Deborah Kogan

Originally published on Mon May 21, 2012 2:30 pm

At first, Deborah Kogan of New York says, she thought it would pass. Her 4-year-old son's fever had been on the rise for hours, and he was looking puffy. Kogan took Leo to the pediatrician, who thought it might be strep throat. It wasn't.

A few days later, Leo "woke up, and he looked as if he was one of the characters in The Nutty Professor. His face ballooned about twice its normal size." She posted a photo of Leo on Facebook. That's when the crowdsourced diagnosis took shape.

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Around the Nation
3:17 pm
Sun May 20, 2012

Examining NATO's Past, Present And Future

Transcript

GUY RAZ, HOST:

It's WEEKENDS on ALL THINGS CONSIDERED from NPR News. I'm Guy Raz.

Twelve countries joined to form the North Atlantic Treaty Organization, NATO, 63 years ago. The purpose: to keep Soviet expansion in check. General Dwight D. Eisenhower was the first supreme commander.

(SOUNDBITE OF ARCHIVAL BROADCAST)

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Law
3:17 pm
Sun May 20, 2012

Perjury Trial For Roger Clemens Heats Up

Transcript

GUY RAZ, HOST:

It's WEEKENDS on ALL THINGS CONSIDERED from NPR News. I'm Guy Raz.

The Roger Clemens perjury trial continues tomorrow. And for a sixth day, the prosecution's star witness will be back on the stand. Brian McNamee, Clemen's one-time trainer, is the only witness who has directly linked the former baseball pitcher to steroid use. Clemens, of course, is a seven-time Cy Young Award winner who's accused of lying to Congress when he denied ever using performance-enhancing drugs.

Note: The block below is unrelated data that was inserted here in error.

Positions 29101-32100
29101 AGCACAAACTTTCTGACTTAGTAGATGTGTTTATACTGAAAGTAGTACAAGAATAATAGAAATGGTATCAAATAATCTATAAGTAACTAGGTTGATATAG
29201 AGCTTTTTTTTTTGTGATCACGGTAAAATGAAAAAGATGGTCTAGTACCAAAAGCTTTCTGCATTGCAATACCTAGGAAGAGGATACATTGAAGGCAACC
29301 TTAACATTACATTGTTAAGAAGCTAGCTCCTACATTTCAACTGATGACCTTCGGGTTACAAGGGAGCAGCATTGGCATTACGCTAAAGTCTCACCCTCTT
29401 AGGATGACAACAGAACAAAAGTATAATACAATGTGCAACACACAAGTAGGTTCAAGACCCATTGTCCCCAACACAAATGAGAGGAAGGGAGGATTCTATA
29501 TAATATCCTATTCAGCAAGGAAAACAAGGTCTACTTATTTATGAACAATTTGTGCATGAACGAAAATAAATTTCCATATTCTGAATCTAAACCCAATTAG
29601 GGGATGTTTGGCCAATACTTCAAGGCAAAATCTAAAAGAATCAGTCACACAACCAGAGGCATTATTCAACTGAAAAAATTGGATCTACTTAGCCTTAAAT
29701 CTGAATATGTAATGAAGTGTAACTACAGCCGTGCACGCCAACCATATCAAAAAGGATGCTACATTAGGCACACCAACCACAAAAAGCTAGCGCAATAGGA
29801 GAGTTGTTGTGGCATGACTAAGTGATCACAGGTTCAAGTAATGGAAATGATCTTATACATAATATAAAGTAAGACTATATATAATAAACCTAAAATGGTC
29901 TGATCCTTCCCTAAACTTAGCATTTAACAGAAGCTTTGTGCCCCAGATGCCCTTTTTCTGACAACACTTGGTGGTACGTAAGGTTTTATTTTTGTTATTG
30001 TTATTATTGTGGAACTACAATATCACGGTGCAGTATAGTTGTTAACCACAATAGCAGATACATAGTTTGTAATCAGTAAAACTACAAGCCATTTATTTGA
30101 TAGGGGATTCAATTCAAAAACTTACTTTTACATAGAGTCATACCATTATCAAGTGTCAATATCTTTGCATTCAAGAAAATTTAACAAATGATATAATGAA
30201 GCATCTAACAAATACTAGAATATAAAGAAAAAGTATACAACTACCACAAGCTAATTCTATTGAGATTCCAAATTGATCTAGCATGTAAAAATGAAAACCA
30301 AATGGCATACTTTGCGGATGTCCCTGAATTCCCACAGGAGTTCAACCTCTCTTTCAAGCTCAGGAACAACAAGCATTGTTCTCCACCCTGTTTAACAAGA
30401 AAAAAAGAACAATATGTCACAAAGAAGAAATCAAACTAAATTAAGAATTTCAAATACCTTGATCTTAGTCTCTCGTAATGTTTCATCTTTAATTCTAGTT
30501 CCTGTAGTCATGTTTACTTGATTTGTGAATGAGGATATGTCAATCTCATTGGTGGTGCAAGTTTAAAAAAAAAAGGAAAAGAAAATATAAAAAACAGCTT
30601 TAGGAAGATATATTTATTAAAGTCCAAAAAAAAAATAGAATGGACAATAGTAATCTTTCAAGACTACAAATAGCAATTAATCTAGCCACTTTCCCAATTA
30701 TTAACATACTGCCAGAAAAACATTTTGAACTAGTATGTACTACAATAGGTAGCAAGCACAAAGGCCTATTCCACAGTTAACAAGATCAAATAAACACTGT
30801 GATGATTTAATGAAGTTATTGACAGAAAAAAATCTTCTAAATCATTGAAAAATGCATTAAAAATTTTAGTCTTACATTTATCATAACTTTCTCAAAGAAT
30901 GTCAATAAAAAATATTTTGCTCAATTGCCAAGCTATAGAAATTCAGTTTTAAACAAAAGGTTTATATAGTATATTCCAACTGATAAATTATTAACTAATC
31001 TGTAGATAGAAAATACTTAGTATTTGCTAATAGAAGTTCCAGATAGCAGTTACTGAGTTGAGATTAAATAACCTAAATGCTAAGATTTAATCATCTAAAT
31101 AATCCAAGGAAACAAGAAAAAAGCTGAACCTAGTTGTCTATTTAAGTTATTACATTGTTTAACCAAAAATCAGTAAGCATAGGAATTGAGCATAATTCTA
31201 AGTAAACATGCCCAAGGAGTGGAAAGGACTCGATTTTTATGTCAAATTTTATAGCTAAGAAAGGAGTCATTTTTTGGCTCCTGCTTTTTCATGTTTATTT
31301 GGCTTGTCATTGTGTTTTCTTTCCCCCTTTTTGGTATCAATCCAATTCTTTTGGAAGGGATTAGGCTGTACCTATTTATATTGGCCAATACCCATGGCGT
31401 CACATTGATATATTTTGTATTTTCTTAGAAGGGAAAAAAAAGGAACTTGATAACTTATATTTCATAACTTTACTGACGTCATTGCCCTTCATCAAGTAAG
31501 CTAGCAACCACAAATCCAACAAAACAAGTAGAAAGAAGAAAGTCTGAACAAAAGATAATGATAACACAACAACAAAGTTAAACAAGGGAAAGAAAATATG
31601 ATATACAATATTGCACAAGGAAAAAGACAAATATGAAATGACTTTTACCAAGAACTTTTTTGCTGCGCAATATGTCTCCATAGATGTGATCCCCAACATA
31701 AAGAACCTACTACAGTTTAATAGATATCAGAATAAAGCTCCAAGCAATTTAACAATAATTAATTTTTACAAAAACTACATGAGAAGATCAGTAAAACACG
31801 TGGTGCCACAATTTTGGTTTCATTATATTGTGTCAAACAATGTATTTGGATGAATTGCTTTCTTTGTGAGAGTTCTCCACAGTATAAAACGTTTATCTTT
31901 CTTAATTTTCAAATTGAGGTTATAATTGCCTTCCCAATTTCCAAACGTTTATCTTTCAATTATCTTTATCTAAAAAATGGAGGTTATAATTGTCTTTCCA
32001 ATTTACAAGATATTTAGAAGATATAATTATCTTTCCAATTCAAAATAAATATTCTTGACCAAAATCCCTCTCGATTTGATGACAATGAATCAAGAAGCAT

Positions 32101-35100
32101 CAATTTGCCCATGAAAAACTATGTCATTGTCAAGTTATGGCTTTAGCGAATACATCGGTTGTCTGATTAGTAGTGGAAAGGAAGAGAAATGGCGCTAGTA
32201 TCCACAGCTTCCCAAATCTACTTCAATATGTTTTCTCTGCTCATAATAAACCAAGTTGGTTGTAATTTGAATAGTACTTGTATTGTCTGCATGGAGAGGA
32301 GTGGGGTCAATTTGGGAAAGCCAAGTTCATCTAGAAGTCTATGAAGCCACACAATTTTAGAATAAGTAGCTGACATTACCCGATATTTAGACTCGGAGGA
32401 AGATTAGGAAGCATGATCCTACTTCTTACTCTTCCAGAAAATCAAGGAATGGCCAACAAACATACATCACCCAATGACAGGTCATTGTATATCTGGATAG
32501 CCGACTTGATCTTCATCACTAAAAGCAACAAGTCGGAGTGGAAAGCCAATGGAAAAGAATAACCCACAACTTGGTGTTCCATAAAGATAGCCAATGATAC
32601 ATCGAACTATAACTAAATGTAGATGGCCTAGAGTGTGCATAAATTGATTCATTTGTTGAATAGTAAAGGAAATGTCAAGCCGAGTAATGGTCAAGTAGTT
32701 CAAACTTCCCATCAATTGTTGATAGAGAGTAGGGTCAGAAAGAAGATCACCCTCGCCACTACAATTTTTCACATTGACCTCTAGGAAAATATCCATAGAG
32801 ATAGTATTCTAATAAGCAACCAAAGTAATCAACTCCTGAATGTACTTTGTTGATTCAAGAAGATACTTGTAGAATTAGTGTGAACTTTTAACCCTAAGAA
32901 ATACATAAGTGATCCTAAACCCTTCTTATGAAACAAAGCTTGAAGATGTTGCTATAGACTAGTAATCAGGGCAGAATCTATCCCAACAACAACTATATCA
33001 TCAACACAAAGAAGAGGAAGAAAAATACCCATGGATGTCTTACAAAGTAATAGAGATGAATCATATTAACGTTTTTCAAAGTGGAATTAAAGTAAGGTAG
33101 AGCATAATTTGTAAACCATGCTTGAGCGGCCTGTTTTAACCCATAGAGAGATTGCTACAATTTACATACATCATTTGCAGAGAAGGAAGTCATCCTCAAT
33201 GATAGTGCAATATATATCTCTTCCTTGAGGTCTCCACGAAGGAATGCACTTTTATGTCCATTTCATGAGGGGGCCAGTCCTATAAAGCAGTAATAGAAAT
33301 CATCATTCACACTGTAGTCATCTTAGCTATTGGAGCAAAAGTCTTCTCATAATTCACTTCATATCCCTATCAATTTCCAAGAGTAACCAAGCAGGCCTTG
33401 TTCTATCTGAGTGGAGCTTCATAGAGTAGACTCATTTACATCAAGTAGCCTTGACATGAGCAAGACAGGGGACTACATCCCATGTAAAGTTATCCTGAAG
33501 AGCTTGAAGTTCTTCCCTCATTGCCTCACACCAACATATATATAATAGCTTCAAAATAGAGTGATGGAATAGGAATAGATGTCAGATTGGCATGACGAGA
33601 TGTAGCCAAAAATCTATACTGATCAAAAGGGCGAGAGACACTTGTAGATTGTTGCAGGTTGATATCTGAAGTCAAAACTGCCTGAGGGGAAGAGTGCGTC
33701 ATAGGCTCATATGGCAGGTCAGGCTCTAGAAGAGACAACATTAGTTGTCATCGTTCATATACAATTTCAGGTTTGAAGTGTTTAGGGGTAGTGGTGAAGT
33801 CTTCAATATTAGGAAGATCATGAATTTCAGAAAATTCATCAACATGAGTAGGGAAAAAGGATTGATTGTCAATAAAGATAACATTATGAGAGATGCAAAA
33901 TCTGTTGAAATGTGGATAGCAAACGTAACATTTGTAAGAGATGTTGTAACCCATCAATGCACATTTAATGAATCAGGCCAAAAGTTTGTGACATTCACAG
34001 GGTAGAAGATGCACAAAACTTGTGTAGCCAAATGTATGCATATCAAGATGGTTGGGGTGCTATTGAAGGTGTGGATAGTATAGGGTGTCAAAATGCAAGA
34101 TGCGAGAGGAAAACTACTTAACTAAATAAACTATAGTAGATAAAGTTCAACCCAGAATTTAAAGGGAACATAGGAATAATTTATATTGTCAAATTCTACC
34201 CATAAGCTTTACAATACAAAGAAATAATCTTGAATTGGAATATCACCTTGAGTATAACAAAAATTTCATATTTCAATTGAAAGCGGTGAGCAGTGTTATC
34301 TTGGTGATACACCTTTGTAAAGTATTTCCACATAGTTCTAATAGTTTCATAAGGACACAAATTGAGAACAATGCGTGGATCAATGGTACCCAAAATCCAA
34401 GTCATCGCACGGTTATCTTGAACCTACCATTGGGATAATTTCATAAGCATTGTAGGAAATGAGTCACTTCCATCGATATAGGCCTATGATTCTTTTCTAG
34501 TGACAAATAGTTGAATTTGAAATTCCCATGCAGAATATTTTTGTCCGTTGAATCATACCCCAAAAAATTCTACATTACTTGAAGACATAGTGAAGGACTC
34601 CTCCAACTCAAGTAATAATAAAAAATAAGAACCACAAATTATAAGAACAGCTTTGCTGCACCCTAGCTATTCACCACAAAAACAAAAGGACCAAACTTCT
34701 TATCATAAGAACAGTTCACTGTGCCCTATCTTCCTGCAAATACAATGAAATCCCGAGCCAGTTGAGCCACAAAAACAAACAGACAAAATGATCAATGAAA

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World
3:17 pm
Sun May 20, 2012

In This Russian Trial, The Defendant Is A Dead Man

Friends and relatives take part in the funeral ceremony of Sergei Magnitsky at a cemetery in Moscow in 2009. The tax lawyer was arrested after he began investigating fraud at Hermitage Capital, which had been seized by the Russian tax police. He later died in prison.
Mikhail Voskresensky Reuters/Landov

Originally published on Sun May 20, 2012 5:45 pm

The Russian government is about to put a dead man on trial.

Sergei Magnitsky was a tax lawyer for the investment fund Hermitage Capital, at one time the largest foreign investment firm in Russia.

In 2007, Hermitage Capital was seized by the Russian tax police, and through a number of shady maneuvers, they extracted more than $230 million in illegal tax refunds for themselves.

Magnitsky decided to investigate, angering those who had stolen the company. They had him arrested, and he died in prison in 2009.

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Health
3:17 pm
Sun May 20, 2012

Vets Return With Brain Injuries Oft Seen In Football

Transcript

GUY RAZ, HOST:

And if you're just tuning in, this is WEEKENDS on ALL THINGS CONSIDERED from NPR News. I'm Guy Raz.

Here's a terrible statistic: Once a veteran is home from Iraq or Afghanistan, he or she is more likely to die by suicide than from injuries sustained in the combat theater. There is new research that suggests those injuries may actually be contributing to the suicides.

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The Two-Way
2:47 pm
Sun May 20, 2012

At NATO Summit, Obama Says 'Hard Days' Ahead For Afghanistan

Originally published on Sun May 20, 2012 5:36 pm

World leaders are meeting with President Obama in his hometown of Chicago for a two-day NATO summit focused heavily on Afghanistan.

Obama warned of the difficulty ahead as the summit confronted questions about Afghanistan's future. The summit kicked off on Sunday with a meeting between Obama and Afghanistan's President Hamid Karzai, the two key players to determine that future.